JAKARTA -- Nearly three months after taking over as the chief executive of Garuda Indonesia, Ashkara Danadiputra is putting the country's flagship carrier on a solid footing again.
He announced a relaunch of the direct flight between Jakarta and London only a month and a half after the airline cancelled the route, with the aim of attracting the increasing number of British tourists to the archipelago nation. Using the London route, the company plans to generate enough yield to boost its international flights business.
The London route was found to be unprofitable and was axed under the previous CEO Pahala Mansury. Danadiputra's decision to revive the route -- as well as Garuda's subsidiary taking operational control of domestic rival Sriwijaya Group -- marks a clear reversal of his predecessor's strategy, putting Indonesia's flagship carrier once again on an expansion drive.
The London-Jakarta route will operate from Dec. 13, and fly three times a week. It will use the same Boeing 777-300 ER aircraft, but whereas the previous flights offered first-class seats, the revived flights will only have economy and business class seats.
The reopening is "a positive step for Garuda Indonesia in its efforts to improve airline performance ... [when] the number of British tourist arrivals to Indonesia has increased significantly," Danadiputra said in a statement. Danadiputra took over the CEO role from Mansury in September, when the latter was sacked by the board after his cost-cutting measures drew strong resistance from the labor union.
"Garuda needs to find a way to expand its international business, as this is much more lucrative than the domestic market," said Michel Brekelmans, managing director at consulting company SCP/Asia. "Garuda needs to target routes with high volume of point-to-point travel between Jakarta and the overseas destination, ideally with limited existing carriers serving the market, to ensure high load factors. London fits the bill in that respect."
Indonesia's flagship carrier further said that the route could also serve passengers wishing to fly between Australia and Europe. "The potential market size puts Britain as the top destination of the European region for tourists from Australia," it said. "This is certainly a potential market for Garuda Indonesia, considering that Garuda Indonesia currently connects Jakarta to three major Australian destinations such as Melbourne, Sydney and Perth."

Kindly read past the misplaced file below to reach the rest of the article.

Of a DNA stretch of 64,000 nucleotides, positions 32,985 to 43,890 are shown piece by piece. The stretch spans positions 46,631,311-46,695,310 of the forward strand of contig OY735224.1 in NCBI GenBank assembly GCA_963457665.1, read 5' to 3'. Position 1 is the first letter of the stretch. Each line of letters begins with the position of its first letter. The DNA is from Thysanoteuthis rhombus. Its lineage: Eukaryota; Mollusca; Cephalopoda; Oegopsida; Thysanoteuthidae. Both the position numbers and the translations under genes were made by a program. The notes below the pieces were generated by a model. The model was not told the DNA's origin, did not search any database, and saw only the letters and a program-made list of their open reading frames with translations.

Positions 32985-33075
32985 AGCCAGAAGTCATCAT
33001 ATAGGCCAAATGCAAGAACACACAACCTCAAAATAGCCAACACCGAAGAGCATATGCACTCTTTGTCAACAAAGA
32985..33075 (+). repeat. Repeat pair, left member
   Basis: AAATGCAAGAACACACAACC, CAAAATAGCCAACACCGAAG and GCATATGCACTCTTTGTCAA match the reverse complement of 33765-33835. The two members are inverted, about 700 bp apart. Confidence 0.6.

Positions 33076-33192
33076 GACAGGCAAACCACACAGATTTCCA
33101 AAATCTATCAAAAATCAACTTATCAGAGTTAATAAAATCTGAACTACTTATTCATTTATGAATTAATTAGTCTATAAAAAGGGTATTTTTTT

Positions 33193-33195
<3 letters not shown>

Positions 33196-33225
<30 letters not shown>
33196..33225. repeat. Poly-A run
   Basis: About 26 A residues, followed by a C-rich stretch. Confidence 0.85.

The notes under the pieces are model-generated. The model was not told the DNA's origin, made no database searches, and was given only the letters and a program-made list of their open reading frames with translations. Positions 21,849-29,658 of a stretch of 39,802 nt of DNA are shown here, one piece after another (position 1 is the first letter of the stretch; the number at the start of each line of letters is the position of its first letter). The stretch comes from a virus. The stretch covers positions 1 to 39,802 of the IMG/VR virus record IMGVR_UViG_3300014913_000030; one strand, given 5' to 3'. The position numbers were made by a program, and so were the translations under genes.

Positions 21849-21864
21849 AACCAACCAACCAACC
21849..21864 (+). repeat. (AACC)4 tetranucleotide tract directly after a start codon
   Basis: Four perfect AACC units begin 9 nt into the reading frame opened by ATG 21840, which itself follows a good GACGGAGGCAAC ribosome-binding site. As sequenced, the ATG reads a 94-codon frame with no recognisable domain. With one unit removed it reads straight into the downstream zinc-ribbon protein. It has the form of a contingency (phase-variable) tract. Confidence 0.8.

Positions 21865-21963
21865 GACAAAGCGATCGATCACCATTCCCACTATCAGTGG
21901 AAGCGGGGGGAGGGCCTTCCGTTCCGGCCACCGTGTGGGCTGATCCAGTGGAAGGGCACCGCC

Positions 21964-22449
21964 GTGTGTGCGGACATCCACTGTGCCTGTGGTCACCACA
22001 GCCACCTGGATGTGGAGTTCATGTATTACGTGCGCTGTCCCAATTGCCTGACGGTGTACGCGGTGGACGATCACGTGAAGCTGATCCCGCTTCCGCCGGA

After a nearly 90% fall in net profits in 2016, Garuda posted a net loss of $216.5 million for 2017, which prompted Mansury to reverse his predecessor's expansion drive and cut unprofitable routes, both domestic and international. Jakarta-London was one of them. According to CAPA Centre for Aviation, the route was "too small and too price sensitive to sustain a nonstop service, particularly given the intense one-stop competition," adding, "Garuda has not been generating nearly a high enough yield to even approach break-even." The route was cancelled in late October after Mansury left.
Since taking over, Danadiputra, who once served as Garuda's director of finance and risk management when the airline was expanding its routes, is seemingly taking the company back to those days. Garuda, through its low-cost carrier subsidiary Citilink Indonesia, assuming management of Sriwijaya Group is another indication of the flagship airline's renewed appetite for expansion.
Citilink will take over operations at Sriwijaya Air and Nam Air, both airlines under the Sriwijaya Group, giving Garuda 46% share of the Indonesian domestic market, based on 2017 numbers. Lion Group, which last month suffered a crash on a Lion Air flight that killed all 189 people on board, held majority share of the market at 51%.
The financial market warmed to Garuda's de-facto takeover of Sriwijaya Group, with shares in Garuda surging 19% a day after the announcement. Considerably lower oil prices are a boon to Garuda as well, but analysts remain unconvinced by the resumption of the unprofitable London route.
"Nothing has changed in terms of the market and the challenges," said an aviation analyst who asked not to be named. "The prospect for profitability remains poor." The analyst added that while it may be plausible that the Sriwijaya deal could mean Garuda will be able to make more money domestically and cross-subsidize long haul routes, "this is hardly a sustainable long-term strategy."
Although Garuda's financial standing has improved markedly over the course of this year, it is still in the red, making a net loss of $114 million in the nine months ended September. Sriwijaya Group, which is not listed, is also reportedly loss-making.
"There is no guarantee they will make a profit [from the London route]. They need to fill the flight 70 to 80% all the time to turn a profit," said Brekelmans of SCP/Asia. "Having excellent customer services is a must. But they also need to make sure they have the sales and distribution capability to attract passengers. ... It's clear Garuda has to expand its international footprint for its long - term survival."